Apple needs to get into the folding game and save us from years of bad phones

When I first heard that Samsung was making a folding phone, I was excited. The idea that a phone could turn into a tablet intrigued me, and I closely followed the development of Samsung’s display technology leading up to the launch of the Galaxy Fold.

Then I saw the Fold, and, well, my excitement waned. After dreams of giant screens opening to gianter screens, the Galaxy Fold has some clear first-gen compromises. The outside display is only 4.6-inches, which is laughably small for a 2019 smartphone (sorry iPhone SE lovers). It opens to a 7.6-inch screen that has a giant notch on the right side for the cameras. And it looks like it’s thicker than two iPhones stacked on top of each other.

A few days after the Galaxy Fold’s introduction, Huawei took the wraps off its own folding phone concept and it’s quite different. It’s only 11mm thick, has a 6-inch outside screen, and opens to a full 8-inch tablet with no notch. The controls, buttons, and USB-C port are on a stationary bar that doubles as a sort of handle and acts as a locking mechanism for the screen when folded.

huawei mate x closedAdam Patrick Murray/IDG

The Mate X measures 11mm thick when closed, plenty thin enough to fit in your pocket.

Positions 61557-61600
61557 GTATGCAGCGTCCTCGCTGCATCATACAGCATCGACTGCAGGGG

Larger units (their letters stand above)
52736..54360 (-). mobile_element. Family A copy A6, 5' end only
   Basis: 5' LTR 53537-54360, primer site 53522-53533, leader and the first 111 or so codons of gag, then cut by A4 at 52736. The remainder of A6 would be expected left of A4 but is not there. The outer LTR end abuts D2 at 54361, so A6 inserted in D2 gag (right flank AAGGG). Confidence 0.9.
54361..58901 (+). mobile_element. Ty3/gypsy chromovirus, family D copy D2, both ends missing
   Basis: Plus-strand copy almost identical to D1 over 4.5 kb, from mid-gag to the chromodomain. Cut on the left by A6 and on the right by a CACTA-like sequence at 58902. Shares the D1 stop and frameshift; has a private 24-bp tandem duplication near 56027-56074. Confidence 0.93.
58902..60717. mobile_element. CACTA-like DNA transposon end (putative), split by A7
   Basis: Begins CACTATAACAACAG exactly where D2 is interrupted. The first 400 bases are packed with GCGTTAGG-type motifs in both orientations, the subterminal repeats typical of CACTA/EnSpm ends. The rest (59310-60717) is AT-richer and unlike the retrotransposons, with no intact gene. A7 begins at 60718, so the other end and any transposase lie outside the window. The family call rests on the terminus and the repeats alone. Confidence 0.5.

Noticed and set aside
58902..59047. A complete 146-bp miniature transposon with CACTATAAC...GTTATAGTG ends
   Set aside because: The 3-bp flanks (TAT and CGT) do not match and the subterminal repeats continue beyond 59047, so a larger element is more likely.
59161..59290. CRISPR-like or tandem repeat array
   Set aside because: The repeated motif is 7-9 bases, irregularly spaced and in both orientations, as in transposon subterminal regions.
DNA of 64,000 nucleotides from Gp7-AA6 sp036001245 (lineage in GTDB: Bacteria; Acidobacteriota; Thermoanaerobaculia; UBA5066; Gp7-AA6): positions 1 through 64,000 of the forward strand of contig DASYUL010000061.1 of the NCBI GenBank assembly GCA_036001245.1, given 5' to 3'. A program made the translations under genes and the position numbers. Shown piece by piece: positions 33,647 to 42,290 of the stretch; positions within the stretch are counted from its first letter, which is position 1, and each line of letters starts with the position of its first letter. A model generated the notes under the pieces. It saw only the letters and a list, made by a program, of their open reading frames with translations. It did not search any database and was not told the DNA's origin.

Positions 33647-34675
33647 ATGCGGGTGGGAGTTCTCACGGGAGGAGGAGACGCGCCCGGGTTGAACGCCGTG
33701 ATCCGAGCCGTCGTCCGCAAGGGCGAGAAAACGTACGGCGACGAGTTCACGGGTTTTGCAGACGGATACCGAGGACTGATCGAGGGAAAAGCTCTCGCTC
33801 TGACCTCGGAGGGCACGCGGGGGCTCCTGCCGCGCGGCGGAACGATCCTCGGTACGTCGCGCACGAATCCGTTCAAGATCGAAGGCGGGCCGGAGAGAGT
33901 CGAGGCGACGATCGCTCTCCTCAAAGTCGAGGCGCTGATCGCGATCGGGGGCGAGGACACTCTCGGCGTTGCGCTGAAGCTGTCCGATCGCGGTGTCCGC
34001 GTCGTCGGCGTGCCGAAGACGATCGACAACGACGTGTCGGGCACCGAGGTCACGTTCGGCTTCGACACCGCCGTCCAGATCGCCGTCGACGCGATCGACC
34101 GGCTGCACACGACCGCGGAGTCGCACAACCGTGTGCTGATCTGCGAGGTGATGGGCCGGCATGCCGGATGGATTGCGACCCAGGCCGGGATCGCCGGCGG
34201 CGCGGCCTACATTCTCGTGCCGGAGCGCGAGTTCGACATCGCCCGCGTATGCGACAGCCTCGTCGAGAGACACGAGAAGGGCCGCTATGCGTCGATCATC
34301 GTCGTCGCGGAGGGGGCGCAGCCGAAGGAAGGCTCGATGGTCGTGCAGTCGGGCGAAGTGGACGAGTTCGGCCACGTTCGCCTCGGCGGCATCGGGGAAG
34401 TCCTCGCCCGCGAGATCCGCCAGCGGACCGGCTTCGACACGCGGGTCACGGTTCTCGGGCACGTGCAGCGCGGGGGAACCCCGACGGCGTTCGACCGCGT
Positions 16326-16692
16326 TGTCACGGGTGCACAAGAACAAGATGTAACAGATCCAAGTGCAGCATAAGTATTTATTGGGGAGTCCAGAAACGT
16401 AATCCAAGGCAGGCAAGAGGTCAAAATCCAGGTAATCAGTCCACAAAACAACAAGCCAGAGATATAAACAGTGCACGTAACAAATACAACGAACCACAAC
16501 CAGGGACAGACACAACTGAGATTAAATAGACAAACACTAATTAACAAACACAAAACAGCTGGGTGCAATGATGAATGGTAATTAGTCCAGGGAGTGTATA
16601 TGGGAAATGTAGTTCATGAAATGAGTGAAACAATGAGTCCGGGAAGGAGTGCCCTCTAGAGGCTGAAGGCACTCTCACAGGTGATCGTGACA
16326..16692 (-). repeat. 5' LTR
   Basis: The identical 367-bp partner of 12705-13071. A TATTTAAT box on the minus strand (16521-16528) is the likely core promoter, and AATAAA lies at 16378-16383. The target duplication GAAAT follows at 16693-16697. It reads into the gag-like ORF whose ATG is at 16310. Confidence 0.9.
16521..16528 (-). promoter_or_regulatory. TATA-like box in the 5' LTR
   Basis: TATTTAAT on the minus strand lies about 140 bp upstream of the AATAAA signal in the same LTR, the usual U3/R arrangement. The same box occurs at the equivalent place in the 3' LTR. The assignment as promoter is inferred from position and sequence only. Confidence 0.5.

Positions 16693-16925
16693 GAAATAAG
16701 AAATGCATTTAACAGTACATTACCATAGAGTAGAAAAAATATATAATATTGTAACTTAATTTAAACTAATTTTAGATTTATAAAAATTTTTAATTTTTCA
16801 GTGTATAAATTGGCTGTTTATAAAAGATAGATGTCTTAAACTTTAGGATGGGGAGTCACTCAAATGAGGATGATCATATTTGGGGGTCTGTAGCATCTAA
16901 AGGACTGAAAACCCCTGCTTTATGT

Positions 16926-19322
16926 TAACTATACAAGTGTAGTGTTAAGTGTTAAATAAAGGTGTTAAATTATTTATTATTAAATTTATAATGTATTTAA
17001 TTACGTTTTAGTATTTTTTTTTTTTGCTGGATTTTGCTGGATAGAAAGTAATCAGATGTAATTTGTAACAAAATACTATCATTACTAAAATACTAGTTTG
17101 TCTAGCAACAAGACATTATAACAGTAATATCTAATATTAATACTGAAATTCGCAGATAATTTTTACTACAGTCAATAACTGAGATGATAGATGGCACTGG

I eventually got to handle a Mate X for a few minutes and I walked away impressed. While I would never consider spending upwards of $2,500 on a phone—even a cool new futuristic concept like this—I can see what Huawei was trying to do with the Mate X.

Rather than assemble a prototype that doesn’t consider usability or design like Royole with the FlexPai, it’s easy to see that Huawei has put serious effort into designing a folding phone that’s both unique and familiar. The outside screen is as big as a normal smartphone, all three displays have clear purposes, and pocketability and holdability have carefully been considered. I even like the outside fold better than I thought I would. There are issues—such as the low-tech push button that ejects the case when folded—but for the most part, the Mate X is a really good first-gen device.

But all the while time I thought, “What would Apple do?” While Huawei’s and Samsung’s first efforts are definitely better than, say, the crop of smartphones that were available when Apple launched the original iPhone, the Mate X and Galaxy Fold are definitely starting from a better place. But like the iPhone, Apple Watch, AirPods, and just about everything else coming out of Cupertino, we’re not going to know how great a folding phone can be until Apple makes one.

The screen is not what it seams

The weirdest thing about folding screens is their texture. Since they’re not glass, they feel a little plasticky and cheap compared to the premium Gorilla Glass-encased phones. While I touching the screens, I was afraid that if I pushed too hard I’d dent it, and there was definite rippling at the hinge and a visible seam down the middle.

huawei mate x browserAdam Patrick Murray/IDG

The Mate X’s screen isn’t like any smartphone I’ve ever used.

Quality isn’t an issue that only plagues the Mate X. During the demo, a clear seam could be seen down the center of the Samsung Galaxy Fold, and the Mate X also had a line that you could see at certain angles. It’s a visual flaw that will be tough to unsee, and I have to assume it will only get worse over time.